Simulation Games as Interventions in the Promotion of Social Skills Development among Children with Autism Spectrum Disorders

Simulation Games as Interventions in the Promotion of Social Skills Development among Children with Autism Spectrum Disorders

Carolyn Kinsell (Solers Research Group, USA), Boaventura DaCosta (Solers Research Group, USA) and Angelique Nasah (Solers Research Group, USA)
Copyright: © 2014 |Pages: 21
DOI: 10.4018/978-1-4666-5015-2.ch011
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Abstract

It has been suggested that game technology can be successfully used to aid in social skills development among those with special needs. Based on the body of research available, such technology has been used in social skills development with children with Autism Spectrum Disorders (ASD). Furthermore, there is research to suggest that certain game technology, such as simulation-based games, can enhance learning and the retention of knowledge, which is of important benefit, given children with ASD show great difficulty in generalizing newly learned skills and knowledge from the instructional to the functional setting. However, at the time of this publication, very little empirical evidence exists that has specifically investigated the use of simulation-based games as interventions in the promotion of social skill development among children with ASD.
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Introduction

This chapter presents the benefits and challenges in using game technology as an effective intervention in social skills development for children with ASD. Specifically, the characteristics of simulation-based games are presented that help make this technology particularly appealing in education, especially for children diagnosed with ASD. In addition to gaming and simulation, the pivotal storytelling component contributing to the successful development of such technology is explored in the context of instructional settings. Furthermore, a discussion on the importance of immersion and motivation is presented.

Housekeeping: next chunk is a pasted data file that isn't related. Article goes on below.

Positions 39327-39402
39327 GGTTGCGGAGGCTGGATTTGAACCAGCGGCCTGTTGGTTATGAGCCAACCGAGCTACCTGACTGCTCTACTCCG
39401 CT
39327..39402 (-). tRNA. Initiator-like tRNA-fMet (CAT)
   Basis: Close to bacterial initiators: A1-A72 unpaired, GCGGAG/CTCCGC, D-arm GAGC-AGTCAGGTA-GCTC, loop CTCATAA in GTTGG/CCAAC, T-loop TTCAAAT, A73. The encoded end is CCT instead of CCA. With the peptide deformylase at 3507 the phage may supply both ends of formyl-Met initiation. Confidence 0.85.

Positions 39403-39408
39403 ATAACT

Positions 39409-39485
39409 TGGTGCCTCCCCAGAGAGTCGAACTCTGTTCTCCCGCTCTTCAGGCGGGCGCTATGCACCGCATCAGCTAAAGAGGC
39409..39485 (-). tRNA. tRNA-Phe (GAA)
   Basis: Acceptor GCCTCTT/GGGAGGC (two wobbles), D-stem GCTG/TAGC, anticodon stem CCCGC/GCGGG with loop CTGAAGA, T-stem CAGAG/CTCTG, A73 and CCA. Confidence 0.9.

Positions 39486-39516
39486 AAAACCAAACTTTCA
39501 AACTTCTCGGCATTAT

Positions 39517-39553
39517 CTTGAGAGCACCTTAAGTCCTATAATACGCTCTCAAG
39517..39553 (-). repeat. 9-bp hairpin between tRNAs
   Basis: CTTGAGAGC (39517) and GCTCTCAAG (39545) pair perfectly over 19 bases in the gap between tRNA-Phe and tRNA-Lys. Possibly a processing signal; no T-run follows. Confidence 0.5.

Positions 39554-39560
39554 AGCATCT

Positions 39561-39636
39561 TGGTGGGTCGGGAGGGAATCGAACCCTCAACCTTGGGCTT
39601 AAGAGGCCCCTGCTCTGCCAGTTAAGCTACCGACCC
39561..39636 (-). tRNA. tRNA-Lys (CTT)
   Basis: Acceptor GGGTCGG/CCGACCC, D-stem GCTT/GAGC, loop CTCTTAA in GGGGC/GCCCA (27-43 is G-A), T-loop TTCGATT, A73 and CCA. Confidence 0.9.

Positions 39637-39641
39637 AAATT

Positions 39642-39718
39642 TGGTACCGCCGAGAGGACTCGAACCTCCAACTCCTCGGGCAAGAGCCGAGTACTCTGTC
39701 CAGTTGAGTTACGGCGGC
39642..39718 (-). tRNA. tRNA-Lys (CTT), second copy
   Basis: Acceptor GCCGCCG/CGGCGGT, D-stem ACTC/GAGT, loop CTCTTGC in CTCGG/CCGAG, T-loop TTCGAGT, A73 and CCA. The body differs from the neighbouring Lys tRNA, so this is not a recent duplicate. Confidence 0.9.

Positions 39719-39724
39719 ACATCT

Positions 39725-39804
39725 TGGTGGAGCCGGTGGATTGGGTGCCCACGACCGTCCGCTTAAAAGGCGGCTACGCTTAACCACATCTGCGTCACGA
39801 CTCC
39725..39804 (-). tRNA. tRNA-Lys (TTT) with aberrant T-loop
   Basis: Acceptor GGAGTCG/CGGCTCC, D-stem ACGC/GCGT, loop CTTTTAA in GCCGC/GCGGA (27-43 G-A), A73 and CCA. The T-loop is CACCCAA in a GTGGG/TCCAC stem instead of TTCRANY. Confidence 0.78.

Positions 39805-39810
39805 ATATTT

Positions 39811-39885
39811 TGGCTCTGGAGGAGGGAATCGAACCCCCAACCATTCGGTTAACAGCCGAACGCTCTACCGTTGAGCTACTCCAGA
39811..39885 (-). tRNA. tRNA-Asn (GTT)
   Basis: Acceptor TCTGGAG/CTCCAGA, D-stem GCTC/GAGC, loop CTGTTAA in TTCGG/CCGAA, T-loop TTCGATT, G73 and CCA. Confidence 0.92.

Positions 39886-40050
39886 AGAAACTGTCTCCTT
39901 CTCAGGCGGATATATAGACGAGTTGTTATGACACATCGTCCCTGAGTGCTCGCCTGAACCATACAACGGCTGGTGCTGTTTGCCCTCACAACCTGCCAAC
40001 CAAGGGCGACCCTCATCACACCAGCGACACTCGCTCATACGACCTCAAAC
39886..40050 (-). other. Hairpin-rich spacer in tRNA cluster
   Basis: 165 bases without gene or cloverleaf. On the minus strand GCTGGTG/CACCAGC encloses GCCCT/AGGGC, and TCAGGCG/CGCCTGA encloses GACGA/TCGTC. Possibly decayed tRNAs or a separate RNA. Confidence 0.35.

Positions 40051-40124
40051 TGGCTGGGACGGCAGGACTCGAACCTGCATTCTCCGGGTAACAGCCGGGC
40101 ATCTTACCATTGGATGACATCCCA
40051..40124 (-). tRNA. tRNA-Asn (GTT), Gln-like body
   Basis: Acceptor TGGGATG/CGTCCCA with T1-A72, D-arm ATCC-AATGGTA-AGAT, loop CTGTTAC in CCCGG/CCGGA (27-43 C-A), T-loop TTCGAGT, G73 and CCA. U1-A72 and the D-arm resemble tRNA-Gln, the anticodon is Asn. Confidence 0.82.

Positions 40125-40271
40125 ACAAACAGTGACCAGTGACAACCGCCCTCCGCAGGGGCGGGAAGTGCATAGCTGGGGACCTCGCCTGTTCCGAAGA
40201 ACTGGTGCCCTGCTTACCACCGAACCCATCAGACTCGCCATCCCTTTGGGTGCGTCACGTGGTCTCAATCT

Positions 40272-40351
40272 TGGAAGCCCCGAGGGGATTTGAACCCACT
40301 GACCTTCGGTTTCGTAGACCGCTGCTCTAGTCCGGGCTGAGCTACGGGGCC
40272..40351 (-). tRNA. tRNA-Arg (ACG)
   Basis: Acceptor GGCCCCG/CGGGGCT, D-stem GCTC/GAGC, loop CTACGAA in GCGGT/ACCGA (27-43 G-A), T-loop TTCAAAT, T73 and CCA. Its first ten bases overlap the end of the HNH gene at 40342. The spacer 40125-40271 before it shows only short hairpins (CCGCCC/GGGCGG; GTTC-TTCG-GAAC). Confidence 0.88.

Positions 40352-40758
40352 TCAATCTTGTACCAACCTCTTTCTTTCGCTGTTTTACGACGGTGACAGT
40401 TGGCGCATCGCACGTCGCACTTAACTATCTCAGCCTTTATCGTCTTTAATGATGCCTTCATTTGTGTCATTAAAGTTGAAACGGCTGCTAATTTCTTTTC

Although this chapter is introductory in nature, and only begins to scratch the surface as to the potential benefits and challenges of leveraging simulation-based games in the development of social skills for children with special needs, it is anticipated that this chapter will be of particular interest to researchers and practitioners who see potential in game technology as educational and training interventions. More importantly though, the information presented in this chapter is intended to serve as a catalyst, to spark interest and future research, which may provide insight and guidance into the use of simulation-based games in special education settings and how such interventions can help effectively promote the generalization of social skills among children with ASD.

To ensure scholarly rigor, the information presented in this chapter was compiled in a staged approach very similar to that found in primary research (Cooper, 1998). This chapter compiles the great majority of its content from substantive literature including books, academic journals and databases, and online journals. Considerable effort was made to ensure peer reviewed materials were foremost whilst researching and gathering content for this chapter. Although the great majority of the content within this chapter is directly based on information derived from such sources, other sources were used as well, including online articles. These sources were used mainly in a supplemental fashion befitting their academic stature, and are used mostly within the chapter to provide context regarding “practicing real world examples or an in-the-trenches view” of current happenings regarding the line of research.

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